6. By any name, I will root for the team representing my hometown. I will gather with friends and family on Sunday and root on Chase Young, Terry McLaurin, Dwayne Haskins, Jonathan Allen and of course our MVP, Tress Way (haha)! I will continue to look to men like Ron Rivera to set this ship right inside that so very troubled building at Redskins Park. I probably still won’t buy season tickets, because Dan Snyder has a long way to go to show me he deserves money out of my wallet. I am still beyond troubled by the continued presence of Dan Snyder in the owner’s box, but hiring Rivera goes a long way for me in terms of “seeing where this goes.” More than bending to political pressure, this move by Snyder would show a willingness to be more in step with where society is finding common ground and agreement. That is a big deal for a man who has shown almost no interest in what anyone around him thinks. And for those of us who are a bit older and lament change in its various forms, allow me to welcome you to that oh-so-hilarious-and-stereotypical stage of life. It is kind of the job of older generations to question the moves and motives of younger generations—that has been going on for centuries. The generations before us did the same thing. There are enough things for us to argue about and wring our hands about...let’s not make the name of a football team one of them. There is way more to gain in this life by enjoying NFL Sunday together than there is in beating each other about the name a jersey.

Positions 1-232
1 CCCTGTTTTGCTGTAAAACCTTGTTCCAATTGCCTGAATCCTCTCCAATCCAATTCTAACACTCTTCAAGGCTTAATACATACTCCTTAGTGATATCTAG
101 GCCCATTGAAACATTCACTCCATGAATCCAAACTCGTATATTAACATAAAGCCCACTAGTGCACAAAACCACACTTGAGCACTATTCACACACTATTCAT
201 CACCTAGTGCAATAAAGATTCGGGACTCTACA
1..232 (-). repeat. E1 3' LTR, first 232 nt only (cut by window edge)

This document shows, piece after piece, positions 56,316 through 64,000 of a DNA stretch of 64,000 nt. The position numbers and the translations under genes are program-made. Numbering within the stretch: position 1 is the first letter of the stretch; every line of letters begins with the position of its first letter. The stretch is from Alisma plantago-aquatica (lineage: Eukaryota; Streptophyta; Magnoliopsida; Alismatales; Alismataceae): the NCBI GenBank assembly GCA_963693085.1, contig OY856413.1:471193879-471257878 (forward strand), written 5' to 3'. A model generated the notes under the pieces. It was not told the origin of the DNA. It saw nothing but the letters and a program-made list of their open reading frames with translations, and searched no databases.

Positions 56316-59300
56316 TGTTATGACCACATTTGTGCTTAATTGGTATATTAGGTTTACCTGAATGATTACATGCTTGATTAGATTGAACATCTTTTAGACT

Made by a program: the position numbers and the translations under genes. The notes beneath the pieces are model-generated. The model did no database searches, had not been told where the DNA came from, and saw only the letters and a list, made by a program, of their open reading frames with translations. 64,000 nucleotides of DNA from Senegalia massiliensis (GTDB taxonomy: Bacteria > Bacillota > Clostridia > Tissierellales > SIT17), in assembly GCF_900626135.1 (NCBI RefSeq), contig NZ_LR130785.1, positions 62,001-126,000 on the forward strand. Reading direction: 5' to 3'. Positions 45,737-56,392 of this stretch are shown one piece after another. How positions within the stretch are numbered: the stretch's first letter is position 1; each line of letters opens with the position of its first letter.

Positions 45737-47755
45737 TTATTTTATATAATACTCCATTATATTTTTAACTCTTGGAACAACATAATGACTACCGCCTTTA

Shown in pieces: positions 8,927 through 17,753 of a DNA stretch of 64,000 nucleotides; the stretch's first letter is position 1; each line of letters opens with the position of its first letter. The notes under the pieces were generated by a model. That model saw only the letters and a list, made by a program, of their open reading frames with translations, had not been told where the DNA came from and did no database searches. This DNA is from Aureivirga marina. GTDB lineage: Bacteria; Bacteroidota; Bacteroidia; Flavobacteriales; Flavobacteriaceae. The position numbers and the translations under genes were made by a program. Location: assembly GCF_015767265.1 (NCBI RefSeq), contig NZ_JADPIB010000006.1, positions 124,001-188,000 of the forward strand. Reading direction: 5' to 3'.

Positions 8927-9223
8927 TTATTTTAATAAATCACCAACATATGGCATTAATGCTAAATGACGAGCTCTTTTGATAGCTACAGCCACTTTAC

...to be continued...